Sunday, May 15, 2011

Honey Whole Wheat Unleavened Communion Bread

Bread is the intersection of my love of church and my love of food blogging.  Jesus broke bread with his disciples and I cannot think of a better way to foster community than to break bread with my own friends and family.

I made a loaf of bread for each confirmand last night using the communion bread recipe that we used at Candler (I also used it at my ordination).  It is an unleavened Honey Whole Wheat Unleavened Bread - the recipe is from the Monastery of the Holy Spirit in Conyers, Georgia.

Here we go!

Honey Whole Wheat Unleavened Communion Bread

4 cups Whole Wheat Flour
4 teaspoons Double Acting Baking Powder
2 teaspoons Salt
1/2 cup Honey
1/2 cup Milk
1/2 cup Water
1/2 cup Oil

Start by throwing all of your dry ingredients into a bowl.

In theory, you are supposed to sift them together, but I don't have a big enough sifter - so I whisk the ingredients together with a fork, which seems to work.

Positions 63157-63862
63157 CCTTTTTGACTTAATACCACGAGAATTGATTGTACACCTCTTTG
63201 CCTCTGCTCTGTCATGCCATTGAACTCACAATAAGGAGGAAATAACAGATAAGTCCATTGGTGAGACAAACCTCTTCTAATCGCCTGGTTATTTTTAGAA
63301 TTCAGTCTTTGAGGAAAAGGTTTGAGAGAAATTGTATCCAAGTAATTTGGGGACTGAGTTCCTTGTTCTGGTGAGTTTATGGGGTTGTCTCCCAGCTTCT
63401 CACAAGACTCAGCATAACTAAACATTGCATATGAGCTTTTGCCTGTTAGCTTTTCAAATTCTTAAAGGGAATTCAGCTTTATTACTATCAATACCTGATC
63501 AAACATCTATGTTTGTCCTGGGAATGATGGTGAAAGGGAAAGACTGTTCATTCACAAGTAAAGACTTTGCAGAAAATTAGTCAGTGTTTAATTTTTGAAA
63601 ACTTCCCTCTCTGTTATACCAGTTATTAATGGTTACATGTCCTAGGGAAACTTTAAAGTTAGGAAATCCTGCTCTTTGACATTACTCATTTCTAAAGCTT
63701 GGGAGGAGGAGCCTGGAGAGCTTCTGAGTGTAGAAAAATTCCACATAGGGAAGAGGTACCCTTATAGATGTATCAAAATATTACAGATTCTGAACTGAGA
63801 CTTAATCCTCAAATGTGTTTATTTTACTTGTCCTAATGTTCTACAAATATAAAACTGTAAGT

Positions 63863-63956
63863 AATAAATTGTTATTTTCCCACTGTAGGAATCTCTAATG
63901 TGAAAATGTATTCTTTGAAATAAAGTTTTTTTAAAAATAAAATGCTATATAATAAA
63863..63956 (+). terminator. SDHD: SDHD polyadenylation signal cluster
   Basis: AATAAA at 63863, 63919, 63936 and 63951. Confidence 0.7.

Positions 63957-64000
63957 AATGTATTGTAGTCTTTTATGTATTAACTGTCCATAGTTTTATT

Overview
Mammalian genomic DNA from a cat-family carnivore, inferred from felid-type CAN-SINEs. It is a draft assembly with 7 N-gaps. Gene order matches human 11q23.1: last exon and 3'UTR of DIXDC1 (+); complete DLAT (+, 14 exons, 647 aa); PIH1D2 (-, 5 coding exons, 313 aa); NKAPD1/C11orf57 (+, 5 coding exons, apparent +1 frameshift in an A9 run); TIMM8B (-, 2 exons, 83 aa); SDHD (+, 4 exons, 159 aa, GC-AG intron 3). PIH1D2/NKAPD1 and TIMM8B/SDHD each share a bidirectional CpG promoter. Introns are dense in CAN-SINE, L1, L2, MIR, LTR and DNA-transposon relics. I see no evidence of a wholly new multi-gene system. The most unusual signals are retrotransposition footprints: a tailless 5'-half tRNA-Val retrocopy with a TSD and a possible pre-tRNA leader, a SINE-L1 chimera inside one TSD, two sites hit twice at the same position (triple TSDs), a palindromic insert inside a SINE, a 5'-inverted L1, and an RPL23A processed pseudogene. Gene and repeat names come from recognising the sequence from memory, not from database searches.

In a separate bowl, mix together the honey, milk and water ...

Honey is a little hard to work with, so I found that running hot water over the measuring cups first heats up the oil and makes it easier to measure and pour.

Whisk it all together!

And then add the oil.

Pour over the dry ingredients ...

And mix everything together (the mixer is not necessary, I've done it by hand before).

Knead the dough on a lightly floured surface until the texture is smooth ...

Then roll the dough out to your desired thickness and using some sort of cutter (a round cookie cutter would be ideal, but I've found that round bowls work just as well!) cut your loaves and put them on a cookie sheet.

Cut a cross into each loaf (this is partly for aesthetics, but it also makes the bread easier to break in half during the communion liturgy).

Or, if you are my husband, cut an outline of a fish and give your wife a lesson in Christian history.

Bake at 400 degrees for 10-15 minutes.

I love Love LOVE this bread.  It is so simple and yet I think really adds a nice touch to a communion service.


1 comment:

  1. Thanks for posting this! My church just started using this recipe in one of our services, and though I volunteered to help with the baking I don't attend that service and hadn't actually seen what it was "supposed" to look like, so I love this tutorial. This is just how mine turned out, and the only difference is that I used a Danish whisk instead of a mixer (I even used a bowl to cut mine, too).


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